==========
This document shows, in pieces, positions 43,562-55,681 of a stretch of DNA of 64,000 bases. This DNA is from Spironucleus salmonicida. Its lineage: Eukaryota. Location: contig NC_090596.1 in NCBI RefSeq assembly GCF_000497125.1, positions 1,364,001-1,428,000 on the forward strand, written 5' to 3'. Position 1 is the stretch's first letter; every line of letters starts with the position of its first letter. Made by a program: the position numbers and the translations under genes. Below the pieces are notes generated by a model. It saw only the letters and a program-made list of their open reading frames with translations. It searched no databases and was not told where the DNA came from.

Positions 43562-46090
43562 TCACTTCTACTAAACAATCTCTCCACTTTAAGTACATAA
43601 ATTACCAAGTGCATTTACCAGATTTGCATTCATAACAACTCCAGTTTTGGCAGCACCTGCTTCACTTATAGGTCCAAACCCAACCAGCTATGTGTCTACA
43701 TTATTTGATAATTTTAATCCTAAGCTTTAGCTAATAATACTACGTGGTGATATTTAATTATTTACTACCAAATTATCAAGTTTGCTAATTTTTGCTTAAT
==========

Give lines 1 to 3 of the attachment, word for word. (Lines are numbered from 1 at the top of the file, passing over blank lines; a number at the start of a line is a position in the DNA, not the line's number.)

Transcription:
This document shows, in pieces, positions 43,562-55,681 of a stretch of DNA of 64,000 bases. This DNA is from Spironucleus salmonicida. Its lineage: Eukaryota. Location: contig NC_090596.1 in NCBI RefSeq assembly GCF_000497125.1, positions 1,364,001-1,428,000 on the forward strand, written 5' to 3'. Position 1 is the stretch's first letter; every line of letters starts with the position of its first letter. Made by a program: the position numbers and the translations under genes. Below the pieces are notes generated by a model. It saw only the letters and a program-made list of their open reading frames with translations. It searched no databases and was not told where the DNA came from.

Positions 43562-46090
43562 TCACTTCTACTAAACAATCTCTCCACTTTAAGTACATAA